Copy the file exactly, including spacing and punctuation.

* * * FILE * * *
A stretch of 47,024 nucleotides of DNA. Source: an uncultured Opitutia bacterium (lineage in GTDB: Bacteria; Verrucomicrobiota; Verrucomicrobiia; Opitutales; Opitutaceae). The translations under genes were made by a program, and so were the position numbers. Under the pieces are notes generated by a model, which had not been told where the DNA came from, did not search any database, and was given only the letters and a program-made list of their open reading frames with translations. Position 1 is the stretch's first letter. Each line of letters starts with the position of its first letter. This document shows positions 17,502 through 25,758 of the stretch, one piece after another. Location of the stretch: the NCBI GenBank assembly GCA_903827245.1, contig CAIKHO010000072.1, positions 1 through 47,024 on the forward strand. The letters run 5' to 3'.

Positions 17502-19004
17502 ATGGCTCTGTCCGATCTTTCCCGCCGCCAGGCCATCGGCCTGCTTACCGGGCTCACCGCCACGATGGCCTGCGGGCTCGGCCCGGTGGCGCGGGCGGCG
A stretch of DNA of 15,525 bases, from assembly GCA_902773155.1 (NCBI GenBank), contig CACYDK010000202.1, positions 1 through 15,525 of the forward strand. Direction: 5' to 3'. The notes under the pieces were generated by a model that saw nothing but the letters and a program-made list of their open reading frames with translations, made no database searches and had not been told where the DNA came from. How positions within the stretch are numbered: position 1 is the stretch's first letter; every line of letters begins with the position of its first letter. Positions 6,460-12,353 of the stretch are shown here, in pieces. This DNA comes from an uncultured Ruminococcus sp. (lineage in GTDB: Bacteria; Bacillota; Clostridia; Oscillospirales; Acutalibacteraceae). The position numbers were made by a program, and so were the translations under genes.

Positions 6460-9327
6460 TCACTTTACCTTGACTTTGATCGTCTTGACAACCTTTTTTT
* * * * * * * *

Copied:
A stretch of 47,024 nucleotides of DNA. Source: an uncultured Opitutia bacterium (lineage in GTDB: Bacteria; Verrucomicrobiota; Verrucomicrobiia; Opitutales; Opitutaceae). The translations under genes were made by a program, and so were the position numbers. Under the pieces are notes generated by a model, which had not been told where the DNA came from, did not search any database, and was given only the letters and a program-made list of their open reading frames with translations. Position 1 is the stretch's first letter. Each line of letters starts with the position of its first letter. This document shows positions 17,502 through 25,758 of the stretch, one piece after another. Location of the stretch: the NCBI GenBank assembly GCA_903827245.1, contig CAIKHO010000072.1, positions 1 through 47,024 on the forward strand. The letters run 5' to 3'.

Positions 17502-19004
17502 ATGGCTCTGTCCGATCTTTCCCGCCGCCAGGCCATCGGCCTGCTTACCGGGCTCACCGCCACGATGGCCTGCGGGCTCGGCCCGGTGGCGCGGGCGGCG
A stretch of DNA of 15,525 bases, from assembly GCA_902773155.1 (NCBI GenBank), contig CACYDK010000202.1, positions 1 through 15,525 of the forward strand. Direction: 5' to 3'. The notes under the pieces were generated by a model that saw nothing but the letters and a program-made list of their open reading frames with translations, made no database searches and had not been told where the DNA came from. How positions within the stretch are numbered: position 1 is the stretch's first letter; every line of letters begins with the position of its first letter. Positions 6,460-12,353 of the stretch are shown here, in pieces. This DNA comes from an uncultured Ruminococcus sp. (lineage in GTDB: Bacteria; Bacillota; Clostridia; Oscillospirales; Acutalibacteraceae). The position numbers were made by a program, and so were the translations under genes.

Positions 6460-9327
6460 TCACTTTACCTTGACTTTGATCGTCTTGACAACCTTTTTTT